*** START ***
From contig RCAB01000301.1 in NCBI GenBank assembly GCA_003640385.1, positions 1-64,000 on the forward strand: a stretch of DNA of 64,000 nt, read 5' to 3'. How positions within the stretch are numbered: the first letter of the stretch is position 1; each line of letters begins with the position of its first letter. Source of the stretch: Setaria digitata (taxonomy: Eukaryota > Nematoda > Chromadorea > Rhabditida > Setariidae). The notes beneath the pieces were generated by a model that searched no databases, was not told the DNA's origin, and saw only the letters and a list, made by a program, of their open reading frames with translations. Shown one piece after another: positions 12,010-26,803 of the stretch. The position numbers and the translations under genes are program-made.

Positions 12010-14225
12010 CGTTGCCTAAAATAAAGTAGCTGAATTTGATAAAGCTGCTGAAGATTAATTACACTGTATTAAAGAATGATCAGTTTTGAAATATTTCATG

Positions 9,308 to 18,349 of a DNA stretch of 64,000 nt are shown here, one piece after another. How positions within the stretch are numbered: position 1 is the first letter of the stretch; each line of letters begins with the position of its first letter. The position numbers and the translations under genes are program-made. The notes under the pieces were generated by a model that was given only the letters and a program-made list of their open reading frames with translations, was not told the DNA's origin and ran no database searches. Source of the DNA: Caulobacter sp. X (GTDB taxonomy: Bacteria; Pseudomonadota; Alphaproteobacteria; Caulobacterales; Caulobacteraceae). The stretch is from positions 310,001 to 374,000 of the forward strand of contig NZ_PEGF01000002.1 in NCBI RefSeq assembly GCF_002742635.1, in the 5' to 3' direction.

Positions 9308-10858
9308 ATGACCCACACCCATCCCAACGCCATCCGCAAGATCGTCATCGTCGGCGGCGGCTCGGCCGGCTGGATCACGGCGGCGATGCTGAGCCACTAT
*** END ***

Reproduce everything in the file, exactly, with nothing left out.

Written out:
From contig RCAB01000301.1 in NCBI GenBank assembly GCA_003640385.1, positions 1-64,000 on the forward strand: a stretch of DNA of 64,000 nt, read 5' to 3'. How positions within the stretch are numbered: the first letter of the stretch is position 1; each line of letters begins with the position of its first letter. Source of the stretch: Setaria digitata (taxonomy: Eukaryota > Nematoda > Chromadorea > Rhabditida > Setariidae). The notes beneath the pieces were generated by a model that searched no databases, was not told the DNA's origin, and saw only the letters and a list, made by a program, of their open reading frames with translations. Shown one piece after another: positions 12,010-26,803 of the stretch. The position numbers and the translations under genes are program-made.

Positions 12010-14225
12010 CGTTGCCTAAAATAAAGTAGCTGAATTTGATAAAGCTGCTGAAGATTAATTACACTGTATTAAAGAATGATCAGTTTTGAAATATTTCATG

Positions 9,308 to 18,349 of a DNA stretch of 64,000 nt are shown here, one piece after another. How positions within the stretch are numbered: position 1 is the first letter of the stretch; each line of letters begins with the position of its first letter. The position numbers and the translations under genes are program-made. The notes under the pieces were generated by a model that was given only the letters and a program-made list of their open reading frames with translations, was not told the DNA's origin and ran no database searches. Source of the DNA: Caulobacter sp. X (GTDB taxonomy: Bacteria; Pseudomonadota; Alphaproteobacteria; Caulobacterales; Caulobacteraceae). The stretch is from positions 310,001 to 374,000 of the forward strand of contig NZ_PEGF01000002.1 in NCBI RefSeq assembly GCF_002742635.1, in the 5' to 3' direction.

Positions 9308-10858
9308 ATGACCCACACCCATCCCAACGCCATCCGCAAGATCGTCATCGTCGGCGGCGGCTCGGCCGGCTGGATCACGGCGGCGATGCTGAGCCACTAT